The US development agency has pledged to support the people of Sri Lanka, saying it is committed to helping the island nation overcome the financial crisis.
Sri Lanka is facing its worst economic crisis since gaining independence from the United Kingdom in 1948. The economic crisis has also sparked political unrest in the island nation with citizens staging nationwide street protests for weeks on long power cuts and a shortage of fuel, food and other daily essentials and demanding the ousting of President Gotabaya Rajapaksa.
Samantha Power, Administrator of the United States Agency for International Development (USAID), had a phone conversation with Prime Minister Wickremesinghe on Monday to discuss how USAID is responding to the country’s political and economic crises.
“Administrator Power expressed sympathy for the Sri Lankans who were killed or injured during the political unrest earlier this month. She pledged her support to the people of Sri Lanka and pledged that USAID would assist the country. to overcome the crisis. She underscored the need to urgently undertake political and economic reforms to gain the trust of the people of Sri Lanka,” USAID spokeswoman Rebecca Chalif said in a statement.
“Power emphasized that USAID is pivoting its ongoing programs in Sri Lanka to help meet the urgent needs of Sri Lanka’s most vulnerable and marginalized communities as they experience economic shocks, compounded by rising commodity prices. food, fuel and fertilizers due to Russia’s unprovoked war against Ukraine,” Chalif added.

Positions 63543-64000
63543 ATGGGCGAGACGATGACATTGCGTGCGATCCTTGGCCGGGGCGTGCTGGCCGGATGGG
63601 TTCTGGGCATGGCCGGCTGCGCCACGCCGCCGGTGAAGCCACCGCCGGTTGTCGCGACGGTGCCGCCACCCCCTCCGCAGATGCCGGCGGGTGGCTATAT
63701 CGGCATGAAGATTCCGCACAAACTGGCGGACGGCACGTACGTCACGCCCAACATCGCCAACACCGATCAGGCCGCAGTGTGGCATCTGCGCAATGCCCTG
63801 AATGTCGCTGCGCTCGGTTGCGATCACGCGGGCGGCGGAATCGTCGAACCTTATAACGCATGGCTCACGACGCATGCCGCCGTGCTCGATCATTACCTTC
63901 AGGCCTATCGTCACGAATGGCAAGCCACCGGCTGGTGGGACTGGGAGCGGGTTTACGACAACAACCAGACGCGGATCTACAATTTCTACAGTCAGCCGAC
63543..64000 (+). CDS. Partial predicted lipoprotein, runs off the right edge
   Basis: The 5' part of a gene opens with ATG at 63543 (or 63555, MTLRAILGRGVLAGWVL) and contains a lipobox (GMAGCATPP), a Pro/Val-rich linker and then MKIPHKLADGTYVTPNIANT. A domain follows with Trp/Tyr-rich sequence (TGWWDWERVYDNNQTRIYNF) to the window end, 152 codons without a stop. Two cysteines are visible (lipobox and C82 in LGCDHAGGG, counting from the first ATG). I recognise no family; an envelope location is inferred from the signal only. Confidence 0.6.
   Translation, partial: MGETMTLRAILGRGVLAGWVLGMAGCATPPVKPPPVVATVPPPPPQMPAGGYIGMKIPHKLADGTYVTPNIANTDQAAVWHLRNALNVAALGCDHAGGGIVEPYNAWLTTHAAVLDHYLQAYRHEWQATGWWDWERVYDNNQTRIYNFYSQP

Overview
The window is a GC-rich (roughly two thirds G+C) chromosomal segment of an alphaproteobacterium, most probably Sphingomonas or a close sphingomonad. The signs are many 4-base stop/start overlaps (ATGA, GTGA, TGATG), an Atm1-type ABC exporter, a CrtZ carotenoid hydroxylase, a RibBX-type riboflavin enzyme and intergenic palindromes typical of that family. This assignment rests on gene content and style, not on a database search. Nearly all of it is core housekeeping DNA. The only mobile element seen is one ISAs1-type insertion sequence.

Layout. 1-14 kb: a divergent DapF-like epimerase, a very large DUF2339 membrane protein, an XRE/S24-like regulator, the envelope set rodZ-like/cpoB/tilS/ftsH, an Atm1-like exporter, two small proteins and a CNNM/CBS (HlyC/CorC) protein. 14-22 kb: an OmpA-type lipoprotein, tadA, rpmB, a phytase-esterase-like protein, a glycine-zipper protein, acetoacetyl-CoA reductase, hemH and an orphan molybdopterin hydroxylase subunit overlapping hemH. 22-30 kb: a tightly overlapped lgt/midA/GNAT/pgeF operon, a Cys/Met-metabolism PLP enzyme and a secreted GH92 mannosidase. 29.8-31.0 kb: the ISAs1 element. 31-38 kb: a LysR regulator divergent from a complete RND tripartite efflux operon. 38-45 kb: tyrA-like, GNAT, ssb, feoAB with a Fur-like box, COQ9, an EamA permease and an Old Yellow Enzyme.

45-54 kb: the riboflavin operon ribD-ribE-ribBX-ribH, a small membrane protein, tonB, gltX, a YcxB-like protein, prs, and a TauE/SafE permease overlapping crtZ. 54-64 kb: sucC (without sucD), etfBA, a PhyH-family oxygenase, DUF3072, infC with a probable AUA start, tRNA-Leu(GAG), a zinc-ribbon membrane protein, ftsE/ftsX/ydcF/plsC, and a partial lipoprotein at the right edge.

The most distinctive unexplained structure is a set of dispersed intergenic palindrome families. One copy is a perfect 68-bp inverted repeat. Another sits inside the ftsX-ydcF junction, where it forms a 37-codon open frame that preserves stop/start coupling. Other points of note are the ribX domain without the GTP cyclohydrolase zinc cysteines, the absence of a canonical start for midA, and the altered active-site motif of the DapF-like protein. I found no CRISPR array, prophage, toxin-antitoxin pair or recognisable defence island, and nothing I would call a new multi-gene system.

“Power assured the Prime Minister that USAID would work closely with other donors such as the IMF, World Bank, G7 and others to support Sri Lanka during this extraordinarily difficult time,” he said. she declared.
A crippling shortage of foreign exchange reserves has led to long queues for fuel, cooking gas and other necessities, while power cuts and soaring food prices have deepened misery Population.
With the economic crisis and shortage of foreign exchange, India’s $500 million line of credit for fuel imports has provided a lifeline to the island nation.
The ADB and the World Bank have just promised around 160 million each to Sri Lanka.
Sri Lanka is currently negotiating a loan with the IMF. The country had to pay $106.34 million this year but only managed to pay $12.4 million in April.
At this difficult time, on May 20, the Group of Seven (G7) countries announced that they would help Sri Lanka obtain debt relief.
The G7 includes the United Kingdom, Canada, France, Germany, Italy, Japan and the United States.
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